new game (clearly there are many indie, digital only games being released which are new) was No Man’s Sky, which, er, well… didn’t quite turn out the way people had hoped.
As we move into February and March, there are some new titles coming out and that is encouraging, but there certainly used to be more dotted in between the sequels. Now, though, remasters are being dotted in between the sequels. Heck, this year a remaster was even packaged with a sequel to help the faltering franchise shift units. CoD we are looking at you. Based on the huge number of great games released on the Xbox 360/PS3, it’s clear that there is a vast volume of titles which publishers can tap into to remaster.
Nintendo, of course, is the king of iterations, but has always managed to do it in such a way that there are evolutionary leaps in gameplay due to the myriad of hardware and user input changes their consoles force upon their players. The Nintendo Switch could dawn more of the same, but I suspect this will launch with many Wii U games, slightly updated (as I assume the device operates with only one screen, not games spread over two as with the Wii U). After that initial burst of games, we will see what is released for it. Ubisoft is promising new and exciting experiences, but whether they mean Assassin’s Creed on the move but exactly the same as on PS4 (with slightly worse graphics) or new games that can only be played on the Switch is unknown. I suspect the former. The revolution of the Switch will be to allow us to do what we do at home, but on the move. The PSVita threatened this, but never executed it successfully. Perhaps the Switch can.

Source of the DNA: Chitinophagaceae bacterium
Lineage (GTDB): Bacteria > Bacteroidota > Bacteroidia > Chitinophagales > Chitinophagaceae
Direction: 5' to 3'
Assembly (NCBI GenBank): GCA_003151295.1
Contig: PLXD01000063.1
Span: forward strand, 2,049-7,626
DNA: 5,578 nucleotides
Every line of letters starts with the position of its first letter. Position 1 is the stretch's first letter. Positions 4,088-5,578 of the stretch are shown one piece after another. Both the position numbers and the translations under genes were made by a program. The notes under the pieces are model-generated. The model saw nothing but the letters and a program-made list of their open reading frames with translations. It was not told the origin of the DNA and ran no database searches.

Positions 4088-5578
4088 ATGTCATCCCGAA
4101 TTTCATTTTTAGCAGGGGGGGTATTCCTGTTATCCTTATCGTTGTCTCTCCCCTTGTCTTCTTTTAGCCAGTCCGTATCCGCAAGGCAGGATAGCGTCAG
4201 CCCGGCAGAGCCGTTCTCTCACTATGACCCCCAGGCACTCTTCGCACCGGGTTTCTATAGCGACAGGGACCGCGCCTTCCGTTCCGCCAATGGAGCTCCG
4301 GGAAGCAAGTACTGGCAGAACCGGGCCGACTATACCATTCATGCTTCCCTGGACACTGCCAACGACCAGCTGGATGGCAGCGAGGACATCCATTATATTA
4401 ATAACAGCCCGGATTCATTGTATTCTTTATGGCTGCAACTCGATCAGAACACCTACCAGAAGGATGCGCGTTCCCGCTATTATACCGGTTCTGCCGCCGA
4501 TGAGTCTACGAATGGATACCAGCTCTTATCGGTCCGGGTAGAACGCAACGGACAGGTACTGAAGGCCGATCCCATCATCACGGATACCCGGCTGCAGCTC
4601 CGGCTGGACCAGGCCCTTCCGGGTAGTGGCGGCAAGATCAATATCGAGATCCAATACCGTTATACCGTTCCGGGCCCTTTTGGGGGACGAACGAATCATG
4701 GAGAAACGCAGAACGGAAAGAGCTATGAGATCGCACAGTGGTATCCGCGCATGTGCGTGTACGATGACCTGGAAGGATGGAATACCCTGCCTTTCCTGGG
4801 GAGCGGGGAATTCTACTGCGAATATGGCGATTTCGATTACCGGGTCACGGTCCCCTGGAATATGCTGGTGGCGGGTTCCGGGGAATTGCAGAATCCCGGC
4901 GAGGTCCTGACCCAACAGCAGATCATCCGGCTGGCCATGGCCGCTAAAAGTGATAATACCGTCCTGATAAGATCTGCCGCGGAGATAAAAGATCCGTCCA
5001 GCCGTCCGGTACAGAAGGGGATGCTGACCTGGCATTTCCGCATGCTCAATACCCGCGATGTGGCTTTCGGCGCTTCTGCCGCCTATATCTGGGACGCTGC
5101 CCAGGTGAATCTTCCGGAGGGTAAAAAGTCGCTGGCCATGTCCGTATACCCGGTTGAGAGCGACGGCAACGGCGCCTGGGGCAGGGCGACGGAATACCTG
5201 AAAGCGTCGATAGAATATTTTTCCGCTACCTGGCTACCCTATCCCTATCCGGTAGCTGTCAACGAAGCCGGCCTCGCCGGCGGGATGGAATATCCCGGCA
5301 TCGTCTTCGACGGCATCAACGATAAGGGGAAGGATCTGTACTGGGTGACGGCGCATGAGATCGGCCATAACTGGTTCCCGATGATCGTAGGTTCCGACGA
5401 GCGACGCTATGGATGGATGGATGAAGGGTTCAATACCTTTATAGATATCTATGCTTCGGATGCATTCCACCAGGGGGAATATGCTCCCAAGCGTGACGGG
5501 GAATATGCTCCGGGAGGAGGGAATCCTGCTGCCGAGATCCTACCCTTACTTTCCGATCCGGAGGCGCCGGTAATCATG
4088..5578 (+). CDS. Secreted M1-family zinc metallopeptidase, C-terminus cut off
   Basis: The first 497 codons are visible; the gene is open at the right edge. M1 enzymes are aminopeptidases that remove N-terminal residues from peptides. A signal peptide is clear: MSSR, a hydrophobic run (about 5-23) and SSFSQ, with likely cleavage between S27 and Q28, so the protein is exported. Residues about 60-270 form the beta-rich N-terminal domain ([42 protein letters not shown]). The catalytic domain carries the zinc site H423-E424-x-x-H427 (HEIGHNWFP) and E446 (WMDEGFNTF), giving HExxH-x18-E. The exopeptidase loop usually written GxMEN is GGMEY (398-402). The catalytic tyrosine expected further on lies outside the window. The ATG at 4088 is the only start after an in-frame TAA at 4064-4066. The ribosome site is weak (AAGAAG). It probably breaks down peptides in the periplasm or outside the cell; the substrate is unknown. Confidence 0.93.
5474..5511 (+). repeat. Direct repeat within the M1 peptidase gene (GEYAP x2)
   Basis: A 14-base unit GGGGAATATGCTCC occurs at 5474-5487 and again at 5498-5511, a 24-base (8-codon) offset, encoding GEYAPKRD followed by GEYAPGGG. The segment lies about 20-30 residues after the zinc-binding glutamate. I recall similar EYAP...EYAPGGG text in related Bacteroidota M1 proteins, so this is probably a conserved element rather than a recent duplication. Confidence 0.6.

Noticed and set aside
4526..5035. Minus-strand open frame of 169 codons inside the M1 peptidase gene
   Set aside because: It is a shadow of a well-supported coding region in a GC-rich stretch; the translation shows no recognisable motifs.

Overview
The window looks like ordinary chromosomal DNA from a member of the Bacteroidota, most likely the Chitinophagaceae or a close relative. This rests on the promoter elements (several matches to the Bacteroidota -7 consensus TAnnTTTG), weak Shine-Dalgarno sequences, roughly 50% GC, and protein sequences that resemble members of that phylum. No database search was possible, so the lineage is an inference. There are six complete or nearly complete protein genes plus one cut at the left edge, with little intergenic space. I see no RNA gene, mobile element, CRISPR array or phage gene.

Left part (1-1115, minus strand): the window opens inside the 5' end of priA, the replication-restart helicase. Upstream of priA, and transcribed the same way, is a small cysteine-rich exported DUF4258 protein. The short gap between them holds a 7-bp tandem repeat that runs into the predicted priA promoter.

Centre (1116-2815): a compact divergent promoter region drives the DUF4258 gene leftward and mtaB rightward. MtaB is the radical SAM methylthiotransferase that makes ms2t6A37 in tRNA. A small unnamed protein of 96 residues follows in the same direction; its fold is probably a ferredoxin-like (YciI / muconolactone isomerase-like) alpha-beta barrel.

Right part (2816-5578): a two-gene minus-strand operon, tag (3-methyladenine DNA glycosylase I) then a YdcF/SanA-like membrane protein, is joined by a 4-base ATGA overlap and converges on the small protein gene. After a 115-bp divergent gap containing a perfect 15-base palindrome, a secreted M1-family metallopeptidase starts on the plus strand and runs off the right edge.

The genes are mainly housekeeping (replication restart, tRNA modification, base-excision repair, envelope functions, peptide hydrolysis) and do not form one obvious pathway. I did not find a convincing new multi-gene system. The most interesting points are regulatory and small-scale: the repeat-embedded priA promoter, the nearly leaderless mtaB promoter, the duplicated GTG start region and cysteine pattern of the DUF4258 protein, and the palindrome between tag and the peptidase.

As the hardware between all the companies become closer, and hence the ability to move games between consoles and console generations become easier, so the decision makers who have to decide which games to produce will become lazier. Why take a risk, when there are so many proven ways of creating content by simply re-using and re-selling old content, albeit with a welcome fresh lick of paint.
Maybe this is the natural state of things. We see already in the movie industry that ‘remakes’ are all the rage. How long will it be till even the ‘recent’ Harry Potter films will be remade? Mass market, commercial entertainment is still a relatively young concept for humanity. Perhaps we are already running out of ideas?
As the costs and complexity of making modern movies (or in our case games) increase, commercial decisions become riskier and people hark back to known ideas and stories people have already experienced and remember fondly. Yet, once again, there is a difference between a movie and a game. The movie will re-tell the tale but visually, and even in terms of execution, will be completely different. Hence Sony can relaunch Spider-man every 10 years and not one version will be the same as another. With games though, the material is the same. Even if every asset is remade, the map, the corridor, the plot, the campaign length, all of this stays much the same.
It’s an opportunity to revisit a virtual location we’ve been before, like going back to a location we remember on an old holiday and re-treading our own steps. We justify to ourselves the time spent treading creative water by telling ourselves that with games you wouldn’t want to play the original on that old console. We tell ourselves that the experience won’t hold up, as what we expect from gaming has moved on, and improved. Sure, there is truth in that. Go back to Skyrim and see how much better this new version really is… but then stop and think about the entire retro scene where none of that argument hangs together. Nintendo knows this, and just released a mini-NES, looking just like a real NES, with NES games pre-loaded in their original forms.
Remasters, remakes… they are a fact of life. We though as consumers should not get too used to them. We shouldn’t make publishers’ lives too easy. We should be demanding more. There is a reason why to grow their audience Netflix and Amazon are investing in new content, and leaving ITV and traditional networks (who lack the money of those two businesses) to wallow around in remakes, or revivals. Ultimately new content wins through, but it takes money and courage to invest in it.
Can someone in the games industry please stand up to claim that mantle?